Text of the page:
So this isn’t a chicken and egg question.  Stuff to buy came long before money appeared on the scene.  Before money people bartered.  They traded things for other things.  Meaning that if you wanted something that you didn’t have you had to create something yourself to trade.  This is barter.  People with human capital (talent and ability) create something they are good at.  They create more than they need.  And take their surplus to meet other people to trade with to get those other things they want.  Things other people made using their human capital.

Search Costs made the Barter System Costly and Inefficient

Money was a solution to a problem.  As the economy got more complex with more things to trade it got more difficult to find people to trade with.  If you made product A and wanted product B you had to find someone who made product B who wanted product A.  Imagine you make vacuum cleaners.  And you want a television.  You go to market looking for people to trade with.  Let’s say you find 3 people who make televisions.  But none of them want a vacuum cleaner.  So you would have to go to another market.  And find other people who made televisions.  Until you found one that wanted a vacuum cleaner.

This time spent trying to find someone to trade with is called search costs.  Which made the barter system costly and inefficient.  For all of that time spent looking for someone to trade with was time not spent making vacuum cleaners.  Giving you less to trade with.  Allowing you to trade for fewer things.  One way to reduce search costs was to bring a third trader into the picture.  Someone that wanted a vacuum cleaner but made smartphones.  Not televisions.  If a television maker wanted a smartphone you could trade a vacuum cleaner for a smartphone.  Then trade the smartphone for a television.  Making barter a little more efficient.  By reducing search costs.  But it could still be very difficult to find three people to trade with.

This is where money comes in.  It serves as that third trader.  You would simply trade your vacuum cleaner for money.  Then trade your money for that television.  Greatly simplifying trade.  By removing half of the trade equation.  All you had to do was to find what you wanted.  And then trade your money for it.  You didn’t have to worry about what the other person wanted.  Because once they got your money they could go and trade it for whatever they wanted.  Money makes trade easier.  As long as it was something that could hold value.  A handful of dirt was not good money because anyone could scoop it up from the ground.  Gold, on the other hand, was very good money.  Because it was very difficult to get gold out of the ground.  Thus it was scarce.  As well as being durable, divisible, fungible, etc.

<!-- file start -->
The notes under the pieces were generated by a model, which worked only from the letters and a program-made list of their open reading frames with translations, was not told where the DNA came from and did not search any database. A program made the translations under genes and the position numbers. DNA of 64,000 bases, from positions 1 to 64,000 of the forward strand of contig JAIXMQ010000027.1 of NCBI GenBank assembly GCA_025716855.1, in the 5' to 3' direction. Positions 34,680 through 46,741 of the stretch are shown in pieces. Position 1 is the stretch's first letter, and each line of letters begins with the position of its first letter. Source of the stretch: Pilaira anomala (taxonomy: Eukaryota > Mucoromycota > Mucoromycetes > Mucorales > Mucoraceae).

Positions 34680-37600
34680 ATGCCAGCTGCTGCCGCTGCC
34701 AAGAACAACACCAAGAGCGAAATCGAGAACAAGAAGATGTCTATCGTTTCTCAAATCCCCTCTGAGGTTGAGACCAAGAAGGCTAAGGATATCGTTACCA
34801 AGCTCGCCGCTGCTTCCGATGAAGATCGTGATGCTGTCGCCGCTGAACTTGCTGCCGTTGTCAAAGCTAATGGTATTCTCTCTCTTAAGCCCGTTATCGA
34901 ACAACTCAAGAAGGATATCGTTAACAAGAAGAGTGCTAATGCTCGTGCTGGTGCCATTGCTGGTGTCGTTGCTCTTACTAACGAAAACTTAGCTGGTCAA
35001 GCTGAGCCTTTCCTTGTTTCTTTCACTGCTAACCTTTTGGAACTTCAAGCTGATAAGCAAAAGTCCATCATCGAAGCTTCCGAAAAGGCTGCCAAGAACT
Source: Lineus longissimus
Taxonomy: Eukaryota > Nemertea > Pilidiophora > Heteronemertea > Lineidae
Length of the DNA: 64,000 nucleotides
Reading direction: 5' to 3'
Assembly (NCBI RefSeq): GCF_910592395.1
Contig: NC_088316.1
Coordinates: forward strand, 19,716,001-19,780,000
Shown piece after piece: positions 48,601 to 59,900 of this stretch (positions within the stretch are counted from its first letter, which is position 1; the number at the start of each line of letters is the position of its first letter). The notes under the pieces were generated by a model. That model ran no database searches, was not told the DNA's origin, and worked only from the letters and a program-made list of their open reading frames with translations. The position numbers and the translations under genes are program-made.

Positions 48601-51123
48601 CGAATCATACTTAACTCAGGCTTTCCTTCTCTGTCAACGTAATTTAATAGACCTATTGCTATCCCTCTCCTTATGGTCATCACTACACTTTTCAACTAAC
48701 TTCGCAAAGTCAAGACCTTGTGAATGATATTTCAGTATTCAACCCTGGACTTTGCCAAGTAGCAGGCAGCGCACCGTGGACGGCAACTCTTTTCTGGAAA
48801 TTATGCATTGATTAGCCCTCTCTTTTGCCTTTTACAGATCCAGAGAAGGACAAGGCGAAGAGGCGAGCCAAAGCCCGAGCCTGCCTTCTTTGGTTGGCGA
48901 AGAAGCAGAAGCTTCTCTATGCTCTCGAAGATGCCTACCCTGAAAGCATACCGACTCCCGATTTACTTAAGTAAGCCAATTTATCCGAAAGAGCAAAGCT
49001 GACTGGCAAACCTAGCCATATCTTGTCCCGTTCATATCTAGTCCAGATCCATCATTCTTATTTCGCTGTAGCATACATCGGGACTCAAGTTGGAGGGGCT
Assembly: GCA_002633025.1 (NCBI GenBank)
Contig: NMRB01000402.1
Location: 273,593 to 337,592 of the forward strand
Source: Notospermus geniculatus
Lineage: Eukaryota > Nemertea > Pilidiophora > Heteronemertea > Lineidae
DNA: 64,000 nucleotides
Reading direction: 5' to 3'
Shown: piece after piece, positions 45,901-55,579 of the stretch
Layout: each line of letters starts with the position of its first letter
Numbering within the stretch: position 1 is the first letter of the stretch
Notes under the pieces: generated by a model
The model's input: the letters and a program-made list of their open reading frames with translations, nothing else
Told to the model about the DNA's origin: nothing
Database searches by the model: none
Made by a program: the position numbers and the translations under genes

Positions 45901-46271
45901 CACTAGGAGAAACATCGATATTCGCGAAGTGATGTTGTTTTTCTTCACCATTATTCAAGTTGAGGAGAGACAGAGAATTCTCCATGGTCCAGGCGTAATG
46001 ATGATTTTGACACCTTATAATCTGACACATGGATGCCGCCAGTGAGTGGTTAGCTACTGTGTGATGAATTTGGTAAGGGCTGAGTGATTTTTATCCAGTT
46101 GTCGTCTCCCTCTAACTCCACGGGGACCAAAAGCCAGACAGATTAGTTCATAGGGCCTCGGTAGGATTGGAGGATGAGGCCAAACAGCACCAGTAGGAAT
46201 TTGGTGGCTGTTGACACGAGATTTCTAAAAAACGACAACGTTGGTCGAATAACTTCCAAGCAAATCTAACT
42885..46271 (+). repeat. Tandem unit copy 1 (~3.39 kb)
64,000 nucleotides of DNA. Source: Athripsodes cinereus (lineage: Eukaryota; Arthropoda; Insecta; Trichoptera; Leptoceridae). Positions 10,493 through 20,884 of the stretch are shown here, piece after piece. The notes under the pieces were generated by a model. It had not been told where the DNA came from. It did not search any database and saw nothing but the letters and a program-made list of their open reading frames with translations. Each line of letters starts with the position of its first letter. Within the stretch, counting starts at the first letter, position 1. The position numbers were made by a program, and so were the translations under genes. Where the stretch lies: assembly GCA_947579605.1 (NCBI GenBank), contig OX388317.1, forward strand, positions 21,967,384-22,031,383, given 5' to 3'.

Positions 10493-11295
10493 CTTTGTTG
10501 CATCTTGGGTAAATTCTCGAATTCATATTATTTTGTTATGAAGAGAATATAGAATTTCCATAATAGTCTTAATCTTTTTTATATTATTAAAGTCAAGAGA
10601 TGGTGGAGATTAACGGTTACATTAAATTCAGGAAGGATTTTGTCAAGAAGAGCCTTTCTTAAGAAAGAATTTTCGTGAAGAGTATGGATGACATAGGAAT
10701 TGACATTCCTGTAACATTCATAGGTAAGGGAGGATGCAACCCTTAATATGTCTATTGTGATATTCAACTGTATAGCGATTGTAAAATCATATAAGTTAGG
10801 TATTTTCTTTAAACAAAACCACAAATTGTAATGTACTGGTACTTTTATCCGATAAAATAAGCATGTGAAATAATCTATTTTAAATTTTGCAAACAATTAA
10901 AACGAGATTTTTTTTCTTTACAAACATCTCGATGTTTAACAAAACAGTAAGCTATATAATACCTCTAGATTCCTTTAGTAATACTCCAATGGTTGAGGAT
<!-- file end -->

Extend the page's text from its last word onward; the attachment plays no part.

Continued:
People Today share their Every Thought on Social Media for Validation that they Matter

Based on this let me ask you another question.  Does Keynesian stimulus spending end recessions?  No.  Because giving people money to spend allows them to spend that money without creating something of value first.  And creating more money out of nothing makes money less scarce.  And less valuable.  Like picking up a scoop of dirt from the ground.  You create too much money and people will return to the barter system.  Because something they create with their human capital will have far more value than a continuously devalued dollar.  Best of all, in a barter system there can be no Keynesian stimulus spending.  Because there is no money.  And no inflation.  Making Keynesian stimulus spending impossible.  For there will only be people creating things with their human capital to trade with other people doing the same.

Those in government, though, don’t give up their Keynesian ways.  For they like spending money.  And being able to create it out of nothing allows them to spend a lot.  Which gives them a lot of power.  By getting people dependent on government benefits.  For once they are they keep voting for those who promise to give more.  And for those who promise not to reduce their current level of benefits.  Allowing a lot of people to withdraw from half of the economic equation.  Instead of using their human capital to bring value to market to trade for other value they let their human capital wither away.  Giving them little reason to get out of bed in the morning.  For when it comes down to it, people want to have a purpose.  They want to matter.  Which is why people today share their every thought on social media.  For validation that they matter.  For others to acknowledge that what they think and say is smart, funny, witty, insightful.